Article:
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Q+A: Shane Taurima Interviews Mark Solomon

Q+A: Shane Taurima Interviews Mark Solomon
Powerful iwi boss refuses to back Maori Council legal action over partial asset sales – “All it does is give the lawyers the new Mercedes every year.” Would prefer “negotiated agreement”.
Disagrees with Waitangi Tribunal’s ruling that pressing ahead with partial asset sales is a “breach” of the Treaty, saying the Crown has acknowledged Maori rights to water.
Personally, Solomon is “leery” and “a bit uncomfortable” with selling shares in state assets.
Maori have proprietary rights to water as “first people” of New Zealand and deserve input into its governance and allocation. He’s told the PM that “consistently”.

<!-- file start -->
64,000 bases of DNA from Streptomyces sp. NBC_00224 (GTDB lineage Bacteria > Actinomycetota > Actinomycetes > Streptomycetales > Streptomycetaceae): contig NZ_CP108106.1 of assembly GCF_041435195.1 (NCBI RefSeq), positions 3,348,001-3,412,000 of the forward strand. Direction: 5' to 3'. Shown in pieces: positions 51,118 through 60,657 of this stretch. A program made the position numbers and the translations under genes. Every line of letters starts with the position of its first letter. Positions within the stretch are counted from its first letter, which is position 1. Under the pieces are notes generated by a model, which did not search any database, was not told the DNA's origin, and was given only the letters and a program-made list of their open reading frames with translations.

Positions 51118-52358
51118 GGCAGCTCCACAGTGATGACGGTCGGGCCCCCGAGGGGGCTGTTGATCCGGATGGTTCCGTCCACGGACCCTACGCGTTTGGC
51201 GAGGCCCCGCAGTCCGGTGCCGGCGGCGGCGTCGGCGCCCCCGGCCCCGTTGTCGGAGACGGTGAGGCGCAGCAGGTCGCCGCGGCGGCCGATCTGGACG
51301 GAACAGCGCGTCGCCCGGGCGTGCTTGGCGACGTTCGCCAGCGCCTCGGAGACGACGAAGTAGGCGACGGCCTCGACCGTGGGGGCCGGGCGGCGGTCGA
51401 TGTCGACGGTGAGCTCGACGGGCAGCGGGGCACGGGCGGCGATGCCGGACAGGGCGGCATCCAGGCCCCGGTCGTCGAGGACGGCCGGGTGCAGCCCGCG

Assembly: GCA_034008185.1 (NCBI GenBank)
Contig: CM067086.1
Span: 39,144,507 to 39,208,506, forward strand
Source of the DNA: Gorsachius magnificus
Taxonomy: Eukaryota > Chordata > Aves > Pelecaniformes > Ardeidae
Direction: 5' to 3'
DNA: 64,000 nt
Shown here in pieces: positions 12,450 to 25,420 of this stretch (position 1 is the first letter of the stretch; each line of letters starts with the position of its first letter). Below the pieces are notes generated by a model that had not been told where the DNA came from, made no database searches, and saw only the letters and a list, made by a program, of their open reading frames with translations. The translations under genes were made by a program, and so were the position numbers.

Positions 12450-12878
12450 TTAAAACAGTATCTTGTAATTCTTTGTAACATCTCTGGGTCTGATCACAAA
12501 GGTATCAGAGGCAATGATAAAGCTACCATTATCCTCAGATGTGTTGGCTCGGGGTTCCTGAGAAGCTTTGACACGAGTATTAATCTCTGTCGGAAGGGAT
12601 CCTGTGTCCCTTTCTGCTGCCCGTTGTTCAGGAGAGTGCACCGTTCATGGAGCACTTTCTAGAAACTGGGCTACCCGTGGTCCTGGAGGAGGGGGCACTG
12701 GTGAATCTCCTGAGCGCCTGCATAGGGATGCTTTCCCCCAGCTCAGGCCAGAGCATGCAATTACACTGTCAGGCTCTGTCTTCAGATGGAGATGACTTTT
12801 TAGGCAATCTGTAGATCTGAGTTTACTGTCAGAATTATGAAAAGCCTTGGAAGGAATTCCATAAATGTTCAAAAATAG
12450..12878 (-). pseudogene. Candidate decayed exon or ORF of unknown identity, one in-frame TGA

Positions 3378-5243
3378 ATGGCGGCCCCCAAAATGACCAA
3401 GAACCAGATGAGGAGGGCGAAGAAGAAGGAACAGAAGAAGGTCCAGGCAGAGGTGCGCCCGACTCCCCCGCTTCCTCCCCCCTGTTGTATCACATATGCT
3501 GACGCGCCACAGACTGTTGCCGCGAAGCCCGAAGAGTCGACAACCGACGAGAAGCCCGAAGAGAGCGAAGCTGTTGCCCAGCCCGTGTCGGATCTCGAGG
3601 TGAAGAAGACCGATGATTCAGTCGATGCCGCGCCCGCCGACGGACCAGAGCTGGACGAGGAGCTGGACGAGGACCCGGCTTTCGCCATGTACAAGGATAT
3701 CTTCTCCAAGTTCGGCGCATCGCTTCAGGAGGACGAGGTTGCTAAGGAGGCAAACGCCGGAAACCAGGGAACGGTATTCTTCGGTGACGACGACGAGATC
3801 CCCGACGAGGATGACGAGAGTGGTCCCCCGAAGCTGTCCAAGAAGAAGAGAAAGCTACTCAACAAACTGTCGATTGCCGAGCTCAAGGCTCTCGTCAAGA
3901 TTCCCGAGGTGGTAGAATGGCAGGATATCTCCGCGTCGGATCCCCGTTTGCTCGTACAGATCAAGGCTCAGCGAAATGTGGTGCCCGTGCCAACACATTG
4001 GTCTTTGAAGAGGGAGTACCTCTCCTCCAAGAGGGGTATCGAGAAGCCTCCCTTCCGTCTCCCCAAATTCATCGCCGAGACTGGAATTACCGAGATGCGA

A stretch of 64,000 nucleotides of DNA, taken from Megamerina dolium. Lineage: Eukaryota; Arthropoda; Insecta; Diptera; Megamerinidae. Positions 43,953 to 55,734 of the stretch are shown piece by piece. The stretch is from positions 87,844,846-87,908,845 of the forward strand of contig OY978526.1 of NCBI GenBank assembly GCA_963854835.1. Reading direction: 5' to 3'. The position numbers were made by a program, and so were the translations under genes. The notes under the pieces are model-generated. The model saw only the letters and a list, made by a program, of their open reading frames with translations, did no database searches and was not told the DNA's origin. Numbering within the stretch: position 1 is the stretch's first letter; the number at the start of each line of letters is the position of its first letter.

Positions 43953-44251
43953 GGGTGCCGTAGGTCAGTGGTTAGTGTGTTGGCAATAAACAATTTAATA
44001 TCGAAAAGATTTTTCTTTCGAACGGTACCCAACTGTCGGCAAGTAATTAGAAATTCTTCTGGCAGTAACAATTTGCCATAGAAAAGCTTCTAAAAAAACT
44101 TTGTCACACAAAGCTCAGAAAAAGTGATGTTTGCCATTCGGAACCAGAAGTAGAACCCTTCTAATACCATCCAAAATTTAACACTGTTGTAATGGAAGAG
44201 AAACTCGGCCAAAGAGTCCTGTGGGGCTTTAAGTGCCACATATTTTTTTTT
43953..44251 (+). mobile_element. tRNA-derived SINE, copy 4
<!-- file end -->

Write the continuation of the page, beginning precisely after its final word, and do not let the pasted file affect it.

But Maori don’t own water by “title”. “That is a Pakeha concept. When I look at the concept of ownership within a Maori paradigm, I believe it’s about you have a right of use to use the fruits…”
“We cannot stand up and ask the government to recognise our rights and interests in water by advocating the taking away of rights and interests of other people.”
Sell-down of Mighty River Power and other assets will not undermine Ngai Tahu’s water rights.
Ngai Tahu has redistributed nearly $230m since its Treaty settlement, but the message from iwi members is that money should be spent on “a hand up, not a hand out”.
“We cannot cure the social ills of Maori overnight, ”but people who criticise iwi for not doing enough about Maori poverty are “ill-informed”.
Iwi should not have to become “brown welfare”. “We are taxpayers, and we have the same right to access to Crown funding for social delivery as every other sector of society.”